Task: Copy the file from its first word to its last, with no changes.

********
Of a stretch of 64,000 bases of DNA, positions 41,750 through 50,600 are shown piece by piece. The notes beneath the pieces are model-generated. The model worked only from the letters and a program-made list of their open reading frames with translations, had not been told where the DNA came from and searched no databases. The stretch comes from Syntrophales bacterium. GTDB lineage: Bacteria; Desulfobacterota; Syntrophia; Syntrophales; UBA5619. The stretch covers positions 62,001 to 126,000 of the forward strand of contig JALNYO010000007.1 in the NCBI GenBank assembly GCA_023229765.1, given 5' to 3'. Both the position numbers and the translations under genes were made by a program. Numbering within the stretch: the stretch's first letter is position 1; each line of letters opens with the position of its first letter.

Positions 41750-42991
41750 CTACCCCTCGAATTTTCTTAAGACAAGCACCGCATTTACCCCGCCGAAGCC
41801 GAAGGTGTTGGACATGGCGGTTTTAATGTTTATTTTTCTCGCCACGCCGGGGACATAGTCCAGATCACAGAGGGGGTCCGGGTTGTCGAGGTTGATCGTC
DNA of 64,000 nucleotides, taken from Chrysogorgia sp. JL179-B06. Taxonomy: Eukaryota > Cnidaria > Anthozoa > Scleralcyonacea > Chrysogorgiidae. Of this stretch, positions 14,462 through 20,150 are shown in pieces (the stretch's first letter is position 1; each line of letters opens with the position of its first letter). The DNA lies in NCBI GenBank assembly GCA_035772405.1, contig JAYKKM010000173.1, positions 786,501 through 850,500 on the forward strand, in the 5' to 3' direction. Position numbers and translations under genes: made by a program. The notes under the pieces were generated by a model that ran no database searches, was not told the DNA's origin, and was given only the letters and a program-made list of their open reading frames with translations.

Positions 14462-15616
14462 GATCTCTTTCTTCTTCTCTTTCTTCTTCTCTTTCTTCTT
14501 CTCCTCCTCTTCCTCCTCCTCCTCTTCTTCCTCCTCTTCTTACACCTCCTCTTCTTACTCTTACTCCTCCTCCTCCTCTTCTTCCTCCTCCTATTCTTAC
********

Of a stretch of 64,000 bases of DNA, positions 41,750 through 50,600 are shown piece by piece. The notes beneath the pieces are model-generated. The model worked only from the letters and a program-made list of their open reading frames with translations, had not been told where the DNA came from and searched no databases. The stretch comes from Syntrophales bacterium. GTDB lineage: Bacteria; Desulfobacterota; Syntrophia; Syntrophales; UBA5619. The stretch covers positions 62,001 to 126,000 of the forward strand of contig JALNYO010000007.1 in the NCBI GenBank assembly GCA_023229765.1, given 5' to 3'. Both the position numbers and the translations under genes were made by a program. Numbering within the stretch: the stretch's first letter is position 1; each line of letters opens with the position of its first letter.

Positions 41750-42991
41750 CTACCCCTCGAATTTTCTTAAGACAAGCACCGCATTTACCCCGCCGAAGCC
41801 GAAGGTGTTGGACATGGCGGTTTTAATGTTTATTTTTCTCGCCACGCCGGGGACATAGTCCAGATCACAGAGGGGGTCCGGGTTGTCGAGGTTGATCGTC
DNA of 64,000 nucleotides, taken from Chrysogorgia sp. JL179-B06. Taxonomy: Eukaryota > Cnidaria > Anthozoa > Scleralcyonacea > Chrysogorgiidae. Of this stretch, positions 14,462 through 20,150 are shown in pieces (the stretch's first letter is position 1; each line of letters opens with the position of its first letter). The DNA lies in NCBI GenBank assembly GCA_035772405.1, contig JAYKKM010000173.1, positions 786,501 through 850,500 on the forward strand, in the 5' to 3' direction. Position numbers and translations under genes: made by a program. The notes under the pieces were generated by a model that ran no database searches, was not told the DNA's origin, and was given only the letters and a program-made list of their open reading frames with translations.

Positions 14462-15616
14462 GATCTCTTTCTTCTTCTCTTTCTTCTTCTCTTTCTTCTT
14501 CTCCTCCTCTTCCTCCTCCTCCTCTTCTTCCTCCTCTTCTTACACCTCCTCTTCTTACTCTTACTCCTCCTCCTCCTCTTCTTCCTCCTCCTATTCTTAC